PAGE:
Small Arms Review/March 1998

Cheap Thrills 22 Rimfire Machine Guns

by Captain Monty Mendenhall

There are many good reasons to own a .22LR machine gun. The first reason that most think of, is the reduced cost of ammo. Low recoil, less noise, excellent accuracy and controllability are other good reasons as well.

A 22LR machine gun is likely to be the best gun to use when introducing someone to the Class Three world. 22LR machine gun do not intimidate a novice the way that louder guns with greater recoil do. A 22LR is more likely to create a favorable impression.

The author once took a group of airline flight attendants for an afternoon of shooting at the Triad Action Shooting Klub's range (TASK). Unknown to him, one of the flight attendants was a very anti-gun member of Greenpeace.

Several types of 22LR machine guns were fired. Though the Greenpeace flight attendant had no prior experience with firearms, she became proficient with a 'red dot' sighted, suppressed Ceiner M16/22. At the end of the outing she said, "This is fun. I am going to buy a gun."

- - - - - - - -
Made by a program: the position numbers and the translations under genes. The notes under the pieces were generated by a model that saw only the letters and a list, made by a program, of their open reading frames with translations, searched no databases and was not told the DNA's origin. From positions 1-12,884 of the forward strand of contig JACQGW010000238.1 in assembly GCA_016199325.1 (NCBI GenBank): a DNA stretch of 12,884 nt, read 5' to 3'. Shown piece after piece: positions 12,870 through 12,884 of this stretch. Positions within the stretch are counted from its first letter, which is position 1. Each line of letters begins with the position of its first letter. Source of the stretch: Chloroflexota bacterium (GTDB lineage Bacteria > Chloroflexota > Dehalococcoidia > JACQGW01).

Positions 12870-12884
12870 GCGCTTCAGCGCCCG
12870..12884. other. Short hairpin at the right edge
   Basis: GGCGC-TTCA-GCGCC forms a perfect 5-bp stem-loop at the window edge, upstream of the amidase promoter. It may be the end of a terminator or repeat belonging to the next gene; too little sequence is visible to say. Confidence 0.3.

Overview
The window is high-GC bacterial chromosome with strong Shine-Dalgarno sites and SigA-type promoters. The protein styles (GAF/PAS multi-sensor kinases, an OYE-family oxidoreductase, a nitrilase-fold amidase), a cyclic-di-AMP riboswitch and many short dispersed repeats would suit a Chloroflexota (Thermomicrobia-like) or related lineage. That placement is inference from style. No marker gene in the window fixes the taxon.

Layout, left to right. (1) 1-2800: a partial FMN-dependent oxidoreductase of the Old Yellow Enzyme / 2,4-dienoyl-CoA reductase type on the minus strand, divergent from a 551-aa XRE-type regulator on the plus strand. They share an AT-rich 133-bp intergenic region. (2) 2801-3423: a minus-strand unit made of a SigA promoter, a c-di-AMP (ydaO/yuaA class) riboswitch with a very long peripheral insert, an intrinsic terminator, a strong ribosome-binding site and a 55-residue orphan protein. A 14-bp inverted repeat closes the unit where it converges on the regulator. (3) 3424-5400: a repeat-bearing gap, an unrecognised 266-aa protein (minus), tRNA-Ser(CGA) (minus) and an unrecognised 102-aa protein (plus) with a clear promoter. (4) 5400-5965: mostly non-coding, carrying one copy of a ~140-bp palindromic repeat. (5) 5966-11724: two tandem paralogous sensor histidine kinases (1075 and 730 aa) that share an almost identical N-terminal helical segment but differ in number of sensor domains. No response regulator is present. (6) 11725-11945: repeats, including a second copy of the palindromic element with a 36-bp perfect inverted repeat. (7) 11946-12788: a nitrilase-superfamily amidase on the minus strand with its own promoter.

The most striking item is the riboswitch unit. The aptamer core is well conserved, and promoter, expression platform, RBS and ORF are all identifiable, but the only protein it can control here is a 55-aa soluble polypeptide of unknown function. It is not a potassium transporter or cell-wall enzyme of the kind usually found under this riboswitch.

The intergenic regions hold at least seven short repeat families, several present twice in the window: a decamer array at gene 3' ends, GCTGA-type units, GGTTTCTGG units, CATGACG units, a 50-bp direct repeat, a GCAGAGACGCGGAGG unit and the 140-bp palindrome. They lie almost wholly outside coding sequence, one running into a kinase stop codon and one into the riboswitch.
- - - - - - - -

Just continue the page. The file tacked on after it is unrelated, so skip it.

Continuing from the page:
Due to their low noise and less demanding needs for a backstop, 22LR machine guns are often welcome in places where centerfire machine guns aren't. Even without a suppressor, a 22LR machine gun is relatively quite. If standard 22LR ammo and a suppressor is used, a 22LR machine gun can be extremely stealthy.

Why Aren't 22LR Machine Guns More Common?

Making a reliable 22LR machine gun is not a simple task. The problem begins with the 22LR cartridge. Being straight and rimmed, it is not well adapted for use in high capacity magazines.

Unless the 22LR high capacity magazine is carefully designed, the cartridges will not feed well. Slightly tapered, rimless 9mm cartridges have had numerous successsful high capacity magazines, 22LRs have had few.

The 22LR cartridge is relatively low powered. It has little excess energy to operate the action. The ability of the 22LR machine guns to operate when dirty varies. Some require frequent cleaning to maintain reliability. Others are more tolerant of fouling.